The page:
Chipset: B450 | Socket: AM4
Asus’ powerful B450 board is one of our favourite AM4 motherboards, and not least because of its low price a diminutive size.

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Memory – 8GB Crucial Ballistix Sport LT DDR4
Kit: 2x 4GB | Speed: 2,666MHz
AMD’s Ryzen loves speedy memory, and for the money the Ballistix kit delivers a relatively high frequency and a dual-channel setup.

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Primary storage – 512GB Addlink S70 SSD
Socket: PCIe Gen3 | Memory: MLC
The super-fast Addlink S70 delivers high-performance storage for the price of a last-gen SATA drive with a fraction of its pace.

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Secondary storage – 1TB WD Blue hard drive
Socket: SATA | RPM: 7,200
That 512GB SSD is still going to necessitate some game library management, so you’ll want a little extra spinning data storage too.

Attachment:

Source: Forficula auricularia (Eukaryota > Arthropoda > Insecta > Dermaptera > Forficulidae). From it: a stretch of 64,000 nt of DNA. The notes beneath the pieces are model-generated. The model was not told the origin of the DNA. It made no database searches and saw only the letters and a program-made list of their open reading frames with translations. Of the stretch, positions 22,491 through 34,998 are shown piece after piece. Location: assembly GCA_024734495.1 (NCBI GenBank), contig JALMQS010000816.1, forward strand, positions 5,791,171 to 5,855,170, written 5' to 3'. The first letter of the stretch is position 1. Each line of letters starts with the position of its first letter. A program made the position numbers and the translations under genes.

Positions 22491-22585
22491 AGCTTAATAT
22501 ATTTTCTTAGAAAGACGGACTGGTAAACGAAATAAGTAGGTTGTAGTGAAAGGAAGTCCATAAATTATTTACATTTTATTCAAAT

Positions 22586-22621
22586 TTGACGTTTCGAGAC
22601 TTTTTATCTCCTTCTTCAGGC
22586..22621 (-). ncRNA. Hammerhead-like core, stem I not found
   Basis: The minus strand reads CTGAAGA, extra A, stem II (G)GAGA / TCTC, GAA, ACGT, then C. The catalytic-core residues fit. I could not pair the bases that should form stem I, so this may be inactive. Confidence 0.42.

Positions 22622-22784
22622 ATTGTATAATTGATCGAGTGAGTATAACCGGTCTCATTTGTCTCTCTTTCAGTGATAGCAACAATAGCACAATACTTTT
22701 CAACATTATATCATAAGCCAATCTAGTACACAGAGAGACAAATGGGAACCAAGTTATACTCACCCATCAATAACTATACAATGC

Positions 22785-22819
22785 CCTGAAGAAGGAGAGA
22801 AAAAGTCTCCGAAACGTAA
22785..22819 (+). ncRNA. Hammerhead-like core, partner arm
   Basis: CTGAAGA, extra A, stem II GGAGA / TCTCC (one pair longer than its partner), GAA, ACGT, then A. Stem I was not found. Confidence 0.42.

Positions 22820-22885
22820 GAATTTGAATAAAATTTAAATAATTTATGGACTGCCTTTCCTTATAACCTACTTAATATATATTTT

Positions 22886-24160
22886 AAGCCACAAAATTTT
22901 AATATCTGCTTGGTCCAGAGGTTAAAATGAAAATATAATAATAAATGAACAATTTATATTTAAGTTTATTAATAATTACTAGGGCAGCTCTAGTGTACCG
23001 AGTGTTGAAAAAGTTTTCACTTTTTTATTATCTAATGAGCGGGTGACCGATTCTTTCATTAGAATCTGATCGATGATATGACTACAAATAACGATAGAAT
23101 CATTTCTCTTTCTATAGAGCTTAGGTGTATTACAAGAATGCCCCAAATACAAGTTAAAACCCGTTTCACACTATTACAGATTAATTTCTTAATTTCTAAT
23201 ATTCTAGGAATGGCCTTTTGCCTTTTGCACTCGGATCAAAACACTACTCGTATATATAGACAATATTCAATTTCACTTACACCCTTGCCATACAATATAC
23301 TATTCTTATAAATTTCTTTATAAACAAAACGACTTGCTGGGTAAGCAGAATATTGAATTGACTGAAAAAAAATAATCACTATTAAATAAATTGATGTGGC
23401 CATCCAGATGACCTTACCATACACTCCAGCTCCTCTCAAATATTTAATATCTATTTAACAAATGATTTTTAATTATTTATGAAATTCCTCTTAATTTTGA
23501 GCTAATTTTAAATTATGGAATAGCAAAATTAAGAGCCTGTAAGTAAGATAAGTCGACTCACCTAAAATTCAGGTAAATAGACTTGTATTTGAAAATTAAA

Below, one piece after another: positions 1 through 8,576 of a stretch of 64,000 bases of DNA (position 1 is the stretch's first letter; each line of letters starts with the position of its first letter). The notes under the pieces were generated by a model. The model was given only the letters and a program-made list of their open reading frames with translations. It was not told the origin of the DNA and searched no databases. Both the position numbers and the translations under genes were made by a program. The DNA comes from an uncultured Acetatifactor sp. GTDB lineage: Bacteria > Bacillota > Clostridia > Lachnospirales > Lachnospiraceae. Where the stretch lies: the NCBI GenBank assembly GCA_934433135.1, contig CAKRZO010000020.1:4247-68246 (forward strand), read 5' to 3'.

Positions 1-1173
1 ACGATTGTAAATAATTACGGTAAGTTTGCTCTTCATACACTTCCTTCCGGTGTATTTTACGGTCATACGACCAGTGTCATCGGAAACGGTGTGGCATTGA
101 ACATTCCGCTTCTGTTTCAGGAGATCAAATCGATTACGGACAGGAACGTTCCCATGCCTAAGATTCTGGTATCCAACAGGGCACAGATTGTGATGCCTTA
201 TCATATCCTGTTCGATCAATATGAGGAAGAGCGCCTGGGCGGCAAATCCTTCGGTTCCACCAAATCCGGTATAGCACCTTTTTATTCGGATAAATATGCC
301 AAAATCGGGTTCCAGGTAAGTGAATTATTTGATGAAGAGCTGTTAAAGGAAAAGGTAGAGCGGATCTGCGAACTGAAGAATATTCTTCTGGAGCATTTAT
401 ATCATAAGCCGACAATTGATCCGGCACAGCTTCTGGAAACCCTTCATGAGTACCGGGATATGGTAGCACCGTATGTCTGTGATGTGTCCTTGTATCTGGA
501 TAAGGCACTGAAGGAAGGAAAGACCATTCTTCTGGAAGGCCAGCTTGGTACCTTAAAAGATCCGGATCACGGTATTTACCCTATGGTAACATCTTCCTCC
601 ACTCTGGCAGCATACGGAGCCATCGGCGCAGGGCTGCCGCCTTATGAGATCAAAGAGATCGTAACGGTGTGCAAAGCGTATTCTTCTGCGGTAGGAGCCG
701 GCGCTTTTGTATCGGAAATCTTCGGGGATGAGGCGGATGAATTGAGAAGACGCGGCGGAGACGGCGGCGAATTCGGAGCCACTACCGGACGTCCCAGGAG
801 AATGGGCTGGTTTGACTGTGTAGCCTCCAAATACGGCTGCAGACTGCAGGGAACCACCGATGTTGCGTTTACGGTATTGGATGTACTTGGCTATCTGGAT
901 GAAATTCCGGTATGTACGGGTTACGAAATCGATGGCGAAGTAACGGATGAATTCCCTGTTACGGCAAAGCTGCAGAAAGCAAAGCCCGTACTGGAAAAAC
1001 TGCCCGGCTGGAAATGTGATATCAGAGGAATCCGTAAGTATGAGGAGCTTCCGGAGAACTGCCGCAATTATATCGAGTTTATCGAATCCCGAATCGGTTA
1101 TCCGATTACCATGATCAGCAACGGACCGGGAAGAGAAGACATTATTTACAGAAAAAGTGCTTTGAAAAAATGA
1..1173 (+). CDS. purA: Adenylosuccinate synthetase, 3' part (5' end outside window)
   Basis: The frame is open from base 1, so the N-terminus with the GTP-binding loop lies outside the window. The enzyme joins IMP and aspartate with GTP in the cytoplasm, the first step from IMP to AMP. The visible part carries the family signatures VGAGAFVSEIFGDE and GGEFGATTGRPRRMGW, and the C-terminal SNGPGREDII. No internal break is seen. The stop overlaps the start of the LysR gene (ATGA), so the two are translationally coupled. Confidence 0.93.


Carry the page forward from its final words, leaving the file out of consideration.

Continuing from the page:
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Graphics card – AMD Radeon RX 5600 XT
GPU: Navi 10 XLE | Cores: 2,304
This is where the bulk of your budget is going to be spent and, forgetting the questionable launch, AMD’s latest mid-range Navi GPUs are well worth a look right now.

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Power supply – EVGA 550 B3
Capacity: 550W | Modular: Yes
This 550W PSU is reliable, relatively efficient, and won’t break the bank. It’s also fully modular for easy building.

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Chassis – Corsair Carbide 100R
Window: Yes | Support: ATX
Corsair makes some gorgeous PC cases, but it also makes very affordable ones too. This is a simple, no frills chassis, but no less solid for it.

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OS – Windows 10 Pro 64
Price: $27 | £20
Unless you want to sacrifice half your Steam library to the vagaries of Linux support, you’re going to need an OS. You can purchase real license keys very cheaply, however.

Total: $879 | £776

AMD Ryzen 3950X release delayed

Best high-end gaming PC

Product $ £
CPU AMD Ryzen 3950X $750 £700
CPU cooler Corsair H115i Pro $136 £125
Motherboard MSI MEG X570 ACE $330 £300
Memory 32GB Corsair Vengeance RGB (2x 16GB) $165 £158